Tuesday, September 09, 2014


Sometimes I use Google Earth to zoom in on parts of the desert that look like they are probably boring and search around for something interesting. I was doing that a few months ago and found what looked like concentric circles carved into the desert floor. They were faded and barely visible. They were much too circular to have been made by yahoos on ATVs. The outer-most circle is about 0.2 mile in diameter.

Screenshot of Google Earth showing the concentric circles.

Of course, the reason for looking for something like that is so I can go investigate. I went out there the first time on a day that it was too hot to do any climbing. It was almost too hot to walk around on mostly level ground. The temperature was only about 102 when I started out, and it was close to sunset, but I had to drink a lot of water. I misread my GPS receiver and thought I was only half a mile from the center of the circles when I started out. Actually, I was almost 2 miles away. It was close to sunset when I realized my mistake. I was only 0.2 mile from the center then but I figured it could be difficult to find the truck in that flat, featureless area in the dark so I turned back.

I went by a saguaro with a beehive in it.

A droopy saguaro skeleton. Picture taken well after sunset.

I went back about a week later. I went a little earlier and it was cooler and I had a plan for getting closer to the circles before I got out of the truck. It's monsoon season, though. There were some large clouds growing east of my destination. I kept going even though I might not get to the circles again. It would be cool to be in a rainstorm.

Look at the dark wall of rainfall behind this saguaro.

After a while it looked like it was going to rain where I was and since getting there involved driving several miles on dirt roads and because I didn't want to be stuck in mud out there, I turned around when I was about 0.2 mile from the center, again. I could see rain falling on the Superstition Mountains on the way back and stopped with a view of those mountains as the sun set.

The rainbow barely shows up, but I accidentally caught a lightning bolt.

I was there for about 30 minutes getting pictures of the storm and the sunset in the other direction.

It was a very pretty sunset.

The storm was awesome, too.

There was even lightning.

The very next day I made my third attempt to get to the circles. As I walked toward the center of the circles, I imagined that maybe it was some sort of ancient American Indian site, used for astronomy and to predict when crops should be sown or harvested and other such things. The American equivalent of Stonehenge. I would be famous for discovering it.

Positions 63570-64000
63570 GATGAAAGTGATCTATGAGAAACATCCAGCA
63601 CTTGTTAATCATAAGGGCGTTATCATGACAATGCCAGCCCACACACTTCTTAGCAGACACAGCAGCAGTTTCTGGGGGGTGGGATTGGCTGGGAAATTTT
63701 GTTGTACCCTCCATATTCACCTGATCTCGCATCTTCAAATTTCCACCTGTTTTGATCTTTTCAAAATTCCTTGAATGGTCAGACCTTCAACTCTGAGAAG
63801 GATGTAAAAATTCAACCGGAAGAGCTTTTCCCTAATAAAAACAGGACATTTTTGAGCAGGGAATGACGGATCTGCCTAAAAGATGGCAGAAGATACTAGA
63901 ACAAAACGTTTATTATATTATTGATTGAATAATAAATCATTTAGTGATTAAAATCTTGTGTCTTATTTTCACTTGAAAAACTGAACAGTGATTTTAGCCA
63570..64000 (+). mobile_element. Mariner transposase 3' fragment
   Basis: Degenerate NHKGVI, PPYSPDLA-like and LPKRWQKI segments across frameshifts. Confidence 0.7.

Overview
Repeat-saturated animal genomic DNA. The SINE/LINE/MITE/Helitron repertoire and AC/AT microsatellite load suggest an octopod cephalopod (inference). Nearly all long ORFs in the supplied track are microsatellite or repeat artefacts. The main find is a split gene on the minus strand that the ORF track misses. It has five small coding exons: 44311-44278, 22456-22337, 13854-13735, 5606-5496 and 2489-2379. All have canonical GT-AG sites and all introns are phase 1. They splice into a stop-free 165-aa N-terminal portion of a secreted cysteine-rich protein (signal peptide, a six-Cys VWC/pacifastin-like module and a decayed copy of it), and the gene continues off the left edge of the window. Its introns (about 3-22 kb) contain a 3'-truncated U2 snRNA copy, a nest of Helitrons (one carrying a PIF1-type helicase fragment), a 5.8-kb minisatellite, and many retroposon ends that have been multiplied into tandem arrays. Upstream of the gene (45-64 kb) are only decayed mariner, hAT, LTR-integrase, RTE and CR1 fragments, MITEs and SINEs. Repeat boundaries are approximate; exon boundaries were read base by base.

At 0.1 mile from the center, I saw a couple of pieces of metal and wondered what some cowboys had disposed of out there. I took a few steps and saw some more. Then more and more and more. There were pieces of metal all over the place. Many of the pieces were repeated. Lots of 3 inch pieces of pipe with a nut on one end. Lots of U shaped rods. Lots of sheet metal that looked like it had been formed into a cylinder and then smashed into the ground at high speed. Hmm.

Well, you get the idea. Anyway, after looking at dozens of pieces and remembering that that area is sometimes used by the National Guard for practice, I realized that the circles were a target and all the metal was pieces of practice bombs. For several reasons that I won't get into here, I concluded that the practice bombs didn't contain explosives. Then I proceeded to touch or move nothing, just in case my conclusion was wrong. I walked around gingerly for a little while looking for the circles but couldn't see them from the ground. It was a while before I noticed something a little unusual about the target area.

What's missing from this picture of the Sonoran desert?

What do you not see in this picture, either?

Give up? There are no saguaros. They are everywhere else out there, but I could only find one within the target area. I wonder if they were removed before the target was put there or if they were wiped out by target practice. The other plants there could survive damage or re-populate the area in a few decades. It could be a couple of hundred years before there are many saguaros there, though.

There are lots of pictures if you want to look at them all.




Saturday, August 30, 2014

The blog

A road into the desert.

A road leads over the hills and into the distance. A key word in that sentence is "leads". Roads like this grab my attention and draw me into the desert. I've got to go see what treasures can be found where ever the road goes. And when I've traveled the roads and look on a map at the locations of the pictures I've taken, the empty spots in that map draw me deeper into the desert, further away from the pavement, away from even the seldom-traveled dirt roads. What rarely-seen treasures are hidden there? What surprises await me? What beautiful sights will I capture with my camera?